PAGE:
Michael Betancourt

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Michael Betancourt
Michael Betancourt, author.png
Born 1971 (1971)
New Jersey, USA
Nationality United States
Education Temple University, Philadelphia PA
Known for film maker, installation art, video art, visual music

Michael Betancourt (born 1971) is a critical theorist, film theorist, art and film historian, and animator. His principal published works focus on the technologies of visual music, new media art and theory, and formalist study of motion pictures.

Betancourt's father is archaeologist Philip P. Betancourt, and his brother is author John Gregory Betancourt. He spent his summers in Crete, Greece, working as a photographer on his father's excavation at Pseira. His first film exhibition was Archaeomodern, shown in the Ann Arbor Festival of Experimental Film in 1993. In 1995, his film a self-referential film in 30 sentences won a Director's Citation award at the Black Maria Film Festival.

Early life and education[edit]

Betancourt was born in New Jersey in 1971. He attended Temple University in Philadelphia, PA to study motion pictures, and then received an MA in Film Studies at the University of Miami in Miami, FL studying under film historian William Rothman. He also received his Ph.D. from the University of Miami in Interdisciplinary Studies, focusing on Art History, Communications/Film Studies and History.

In addition to scholarly work, he has written popular articles and reviews on art, art theory and culture for the Miami Art Exchange [1] and Art Scene magazines.

Visual Music[edit]

Betancourt has discovered that the inventor Mary Hallock-Greenewalt produced the earliest hand-painted films known to still exist.[1] However, these were not movies but films produced specifically to be performed by her earliest version of the Sarabet which was a machine for automatic accompaniment to records. This device was an early music visualizer of the type now included with computer audio-players. Even though these films were not designed to be motion pictures, they were produced with templates and aerosol sprays, producing repeating geometric patterns in the same way as the hand painted films of Len Lye from the 1930s.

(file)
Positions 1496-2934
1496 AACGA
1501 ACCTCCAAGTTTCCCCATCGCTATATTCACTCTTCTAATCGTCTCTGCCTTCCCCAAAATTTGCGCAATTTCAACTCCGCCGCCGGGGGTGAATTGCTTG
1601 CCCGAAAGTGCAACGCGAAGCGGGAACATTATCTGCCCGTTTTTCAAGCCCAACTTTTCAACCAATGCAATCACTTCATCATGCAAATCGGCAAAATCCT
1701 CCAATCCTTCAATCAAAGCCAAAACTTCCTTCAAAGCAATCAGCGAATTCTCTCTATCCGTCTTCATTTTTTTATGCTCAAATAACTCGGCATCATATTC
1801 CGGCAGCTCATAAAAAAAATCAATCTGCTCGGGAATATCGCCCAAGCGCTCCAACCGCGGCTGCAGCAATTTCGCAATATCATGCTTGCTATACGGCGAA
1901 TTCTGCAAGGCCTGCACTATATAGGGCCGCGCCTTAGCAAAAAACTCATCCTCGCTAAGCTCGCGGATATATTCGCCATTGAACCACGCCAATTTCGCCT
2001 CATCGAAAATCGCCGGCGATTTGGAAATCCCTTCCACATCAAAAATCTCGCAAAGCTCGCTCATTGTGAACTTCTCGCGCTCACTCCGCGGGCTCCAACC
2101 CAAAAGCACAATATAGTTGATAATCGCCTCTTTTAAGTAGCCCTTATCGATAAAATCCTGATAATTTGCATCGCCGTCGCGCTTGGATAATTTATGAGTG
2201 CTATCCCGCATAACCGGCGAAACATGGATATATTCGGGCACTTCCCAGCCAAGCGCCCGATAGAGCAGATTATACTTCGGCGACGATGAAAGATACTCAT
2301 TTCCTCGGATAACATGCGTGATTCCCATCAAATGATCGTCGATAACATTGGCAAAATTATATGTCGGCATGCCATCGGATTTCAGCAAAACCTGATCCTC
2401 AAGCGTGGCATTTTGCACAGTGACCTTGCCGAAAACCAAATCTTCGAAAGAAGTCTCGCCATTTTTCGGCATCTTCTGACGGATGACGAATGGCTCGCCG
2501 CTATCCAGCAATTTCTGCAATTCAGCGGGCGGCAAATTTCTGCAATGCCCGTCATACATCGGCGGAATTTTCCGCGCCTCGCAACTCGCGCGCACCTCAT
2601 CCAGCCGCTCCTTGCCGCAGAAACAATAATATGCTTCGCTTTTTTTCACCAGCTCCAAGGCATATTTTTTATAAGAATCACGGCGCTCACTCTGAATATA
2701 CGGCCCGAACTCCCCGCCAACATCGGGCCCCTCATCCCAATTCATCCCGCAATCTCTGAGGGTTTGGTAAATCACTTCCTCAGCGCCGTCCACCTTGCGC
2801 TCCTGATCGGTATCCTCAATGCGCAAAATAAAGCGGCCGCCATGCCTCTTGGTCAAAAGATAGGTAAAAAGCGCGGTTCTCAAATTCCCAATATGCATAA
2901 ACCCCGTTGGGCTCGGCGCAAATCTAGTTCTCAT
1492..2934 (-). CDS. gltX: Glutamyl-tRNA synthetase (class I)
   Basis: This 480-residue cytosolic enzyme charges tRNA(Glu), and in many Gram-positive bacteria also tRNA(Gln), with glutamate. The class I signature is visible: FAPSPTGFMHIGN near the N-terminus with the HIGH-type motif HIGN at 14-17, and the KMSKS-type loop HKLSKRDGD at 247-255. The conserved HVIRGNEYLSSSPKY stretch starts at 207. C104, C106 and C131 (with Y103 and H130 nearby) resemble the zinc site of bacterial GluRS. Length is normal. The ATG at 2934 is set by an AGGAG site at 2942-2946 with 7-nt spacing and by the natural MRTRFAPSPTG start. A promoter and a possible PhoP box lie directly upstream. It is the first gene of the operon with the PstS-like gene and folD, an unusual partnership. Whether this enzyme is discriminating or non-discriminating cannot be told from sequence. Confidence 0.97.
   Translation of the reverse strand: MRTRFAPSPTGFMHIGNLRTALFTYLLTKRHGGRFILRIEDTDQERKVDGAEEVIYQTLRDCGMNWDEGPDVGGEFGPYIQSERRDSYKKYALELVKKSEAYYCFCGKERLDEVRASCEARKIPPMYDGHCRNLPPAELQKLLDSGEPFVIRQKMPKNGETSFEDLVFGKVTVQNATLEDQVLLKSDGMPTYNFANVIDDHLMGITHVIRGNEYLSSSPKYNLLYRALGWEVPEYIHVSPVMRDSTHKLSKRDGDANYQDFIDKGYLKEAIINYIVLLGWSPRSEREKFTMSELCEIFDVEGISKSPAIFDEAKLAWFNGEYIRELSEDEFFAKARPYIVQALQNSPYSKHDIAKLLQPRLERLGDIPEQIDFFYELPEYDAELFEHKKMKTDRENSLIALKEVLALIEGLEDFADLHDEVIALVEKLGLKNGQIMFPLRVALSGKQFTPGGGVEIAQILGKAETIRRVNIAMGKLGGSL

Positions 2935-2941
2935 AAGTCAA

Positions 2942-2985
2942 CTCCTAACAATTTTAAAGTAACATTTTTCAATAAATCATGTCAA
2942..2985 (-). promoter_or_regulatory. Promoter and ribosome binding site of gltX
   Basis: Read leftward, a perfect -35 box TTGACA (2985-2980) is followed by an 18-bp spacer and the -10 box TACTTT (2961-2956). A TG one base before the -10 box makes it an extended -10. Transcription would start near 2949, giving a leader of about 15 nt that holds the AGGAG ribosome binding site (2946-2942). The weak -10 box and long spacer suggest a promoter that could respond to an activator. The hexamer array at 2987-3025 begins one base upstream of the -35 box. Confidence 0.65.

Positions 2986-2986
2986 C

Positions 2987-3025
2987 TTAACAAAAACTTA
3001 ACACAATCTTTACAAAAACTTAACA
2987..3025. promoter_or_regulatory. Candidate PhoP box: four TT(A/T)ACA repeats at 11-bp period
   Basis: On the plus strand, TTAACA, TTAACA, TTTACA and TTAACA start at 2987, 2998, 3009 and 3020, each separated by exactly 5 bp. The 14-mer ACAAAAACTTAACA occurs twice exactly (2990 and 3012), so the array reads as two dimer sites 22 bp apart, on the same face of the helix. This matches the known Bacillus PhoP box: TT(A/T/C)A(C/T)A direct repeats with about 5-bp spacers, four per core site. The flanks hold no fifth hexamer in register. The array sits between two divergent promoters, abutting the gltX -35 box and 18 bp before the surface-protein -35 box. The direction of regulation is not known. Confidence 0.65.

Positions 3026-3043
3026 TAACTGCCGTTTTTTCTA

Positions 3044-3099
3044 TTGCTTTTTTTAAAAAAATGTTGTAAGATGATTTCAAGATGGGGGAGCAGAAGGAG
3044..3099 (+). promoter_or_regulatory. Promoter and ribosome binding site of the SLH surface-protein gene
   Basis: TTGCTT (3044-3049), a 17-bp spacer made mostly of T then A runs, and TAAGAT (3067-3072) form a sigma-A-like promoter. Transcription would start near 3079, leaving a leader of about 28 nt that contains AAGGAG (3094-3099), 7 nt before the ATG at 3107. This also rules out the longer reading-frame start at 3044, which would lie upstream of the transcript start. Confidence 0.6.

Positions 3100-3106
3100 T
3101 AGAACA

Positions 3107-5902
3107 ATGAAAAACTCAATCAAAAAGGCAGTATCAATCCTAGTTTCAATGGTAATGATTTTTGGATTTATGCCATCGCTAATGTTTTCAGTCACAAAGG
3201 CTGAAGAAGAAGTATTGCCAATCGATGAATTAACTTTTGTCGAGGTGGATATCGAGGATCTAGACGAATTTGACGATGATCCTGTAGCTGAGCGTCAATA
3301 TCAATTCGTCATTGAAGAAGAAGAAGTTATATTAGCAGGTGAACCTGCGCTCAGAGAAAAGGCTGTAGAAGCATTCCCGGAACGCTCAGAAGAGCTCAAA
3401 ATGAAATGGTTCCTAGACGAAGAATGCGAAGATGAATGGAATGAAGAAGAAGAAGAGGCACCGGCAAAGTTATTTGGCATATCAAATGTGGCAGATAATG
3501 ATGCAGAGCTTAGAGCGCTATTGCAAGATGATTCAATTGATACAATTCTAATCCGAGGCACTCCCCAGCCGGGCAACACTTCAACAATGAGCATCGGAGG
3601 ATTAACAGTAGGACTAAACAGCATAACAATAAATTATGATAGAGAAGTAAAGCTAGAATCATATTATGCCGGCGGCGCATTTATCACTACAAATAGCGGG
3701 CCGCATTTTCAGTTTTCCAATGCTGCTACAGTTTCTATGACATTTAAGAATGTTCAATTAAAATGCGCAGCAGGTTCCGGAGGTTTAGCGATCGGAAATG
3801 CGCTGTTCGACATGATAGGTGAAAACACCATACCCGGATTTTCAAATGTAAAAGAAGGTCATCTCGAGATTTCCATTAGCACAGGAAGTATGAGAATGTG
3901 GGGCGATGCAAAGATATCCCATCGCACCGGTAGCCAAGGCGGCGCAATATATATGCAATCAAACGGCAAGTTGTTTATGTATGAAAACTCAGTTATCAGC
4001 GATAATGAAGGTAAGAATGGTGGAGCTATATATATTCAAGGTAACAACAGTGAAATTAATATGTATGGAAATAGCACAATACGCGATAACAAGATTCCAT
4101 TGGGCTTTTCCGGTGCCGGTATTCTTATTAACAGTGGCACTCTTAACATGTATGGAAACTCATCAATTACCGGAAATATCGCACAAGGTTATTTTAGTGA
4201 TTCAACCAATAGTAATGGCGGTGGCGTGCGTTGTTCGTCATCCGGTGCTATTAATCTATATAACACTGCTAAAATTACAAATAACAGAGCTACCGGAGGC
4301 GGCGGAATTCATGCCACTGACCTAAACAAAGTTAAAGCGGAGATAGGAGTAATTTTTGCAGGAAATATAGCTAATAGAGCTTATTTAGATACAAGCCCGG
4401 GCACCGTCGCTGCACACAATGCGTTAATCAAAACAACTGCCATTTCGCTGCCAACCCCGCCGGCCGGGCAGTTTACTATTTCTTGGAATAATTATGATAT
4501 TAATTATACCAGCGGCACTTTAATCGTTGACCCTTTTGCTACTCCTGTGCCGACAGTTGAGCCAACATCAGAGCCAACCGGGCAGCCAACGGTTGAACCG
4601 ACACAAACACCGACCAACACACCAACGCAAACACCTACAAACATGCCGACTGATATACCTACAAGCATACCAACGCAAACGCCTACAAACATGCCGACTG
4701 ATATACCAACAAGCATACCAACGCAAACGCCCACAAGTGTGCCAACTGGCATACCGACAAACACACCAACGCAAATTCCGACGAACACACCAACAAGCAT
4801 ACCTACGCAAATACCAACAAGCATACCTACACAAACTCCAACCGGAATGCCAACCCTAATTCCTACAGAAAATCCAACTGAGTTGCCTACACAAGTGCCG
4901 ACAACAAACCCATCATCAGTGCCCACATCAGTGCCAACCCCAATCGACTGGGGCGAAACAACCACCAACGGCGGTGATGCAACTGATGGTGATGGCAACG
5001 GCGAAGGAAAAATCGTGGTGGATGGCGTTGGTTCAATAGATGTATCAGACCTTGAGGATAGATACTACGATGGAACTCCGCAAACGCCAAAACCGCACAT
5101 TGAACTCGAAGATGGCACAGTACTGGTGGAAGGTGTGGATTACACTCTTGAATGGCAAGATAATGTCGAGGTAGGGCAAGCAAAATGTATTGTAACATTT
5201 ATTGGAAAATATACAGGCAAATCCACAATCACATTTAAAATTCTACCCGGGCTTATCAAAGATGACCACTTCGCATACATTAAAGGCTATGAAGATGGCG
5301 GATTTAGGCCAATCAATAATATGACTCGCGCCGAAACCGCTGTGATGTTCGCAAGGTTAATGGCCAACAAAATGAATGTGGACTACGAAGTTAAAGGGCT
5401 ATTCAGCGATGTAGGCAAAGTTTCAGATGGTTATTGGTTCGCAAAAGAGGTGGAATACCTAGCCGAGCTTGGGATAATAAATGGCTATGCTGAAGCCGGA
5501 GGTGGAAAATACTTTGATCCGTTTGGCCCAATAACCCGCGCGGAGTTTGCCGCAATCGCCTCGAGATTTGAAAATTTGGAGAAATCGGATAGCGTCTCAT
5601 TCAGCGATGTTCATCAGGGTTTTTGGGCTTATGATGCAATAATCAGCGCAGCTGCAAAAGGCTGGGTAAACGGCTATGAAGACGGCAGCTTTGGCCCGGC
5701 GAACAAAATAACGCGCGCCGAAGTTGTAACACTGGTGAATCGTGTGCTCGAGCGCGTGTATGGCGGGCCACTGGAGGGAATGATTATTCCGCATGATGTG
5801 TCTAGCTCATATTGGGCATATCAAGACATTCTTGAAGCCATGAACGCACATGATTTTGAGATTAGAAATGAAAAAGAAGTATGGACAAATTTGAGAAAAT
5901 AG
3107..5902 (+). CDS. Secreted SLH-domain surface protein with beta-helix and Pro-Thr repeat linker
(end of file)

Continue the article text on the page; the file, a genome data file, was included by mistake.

He has also published a short monograph, combined with a large collection of short essays, pictures and other archival material about the visual music group Lumonics that was organized and run by Mel and Dorothy Tanner in South Florida.

Most of his other visual music-related scholarship takes the form of anthologies of technology patents, or reprints of earlier texts on visual music machines designed for live performance.

Formalist Motion Pictures[edit]

Using psychological studies of motion perception, Betancourt has argued [2] that the motion seen in motion pictures is identical to the motion seen in paintings. He terms this second type painterly motion and argues that both kinds are invented by the subjective viewer: "Unlike motion in the real world that is physically eminent, the motion we see in movies and through the technique of painterly motion is entirely a result of a human perception. The motion we see does not exist outside our perception." Work by painters Francis Bacon and Peter Paul Rubens present the type of motion effect identified by Betancourt as being psychologically the same as real motion of actual objects in the world.[2]

Betancourt's construction of formalism suggests a broader scope for applications of film theory than simply motion pictures since it focuses on both painting and experimental film. This approach was developed in his book, Structuring Time: notes on making movies. He approaches the motion picture as a series of distinct, but related domains of aesthetic manipulation: camera, image, editing, projection, screen, and sound.

The Digital[edit]

In a series of articles starting with "The Aura of the Digital," Betancourt has criticized what he called the “immaterialism” of digital technology, specifically the claims that digital technology ends scarcity through being able to create value without expenditure, unlike the reality of limited resources, time, expense. It is based on denying the actual costs of access, creation, production, and maintenance of computer networks and technologies. He sees the “aura of the digital” as both the capitalist fantasy of continuous expansion made possible by digital technology and as the anti-capitalism fantasy of a world without scarcity or need for capitalist production.[3]

The Aura of Information[edit]

Betancourt’s concept of the “aura of information” is the separation made possible by digital technology of the information and the ways that information is carried by technology. This idea claims the digital transcends physical form by separating meaning from the physical objects that present the meaningful information to its audience. It is the tendency to ignore the particular physical details of how we encounter information, in favor of just paying attention to the information itself.[4]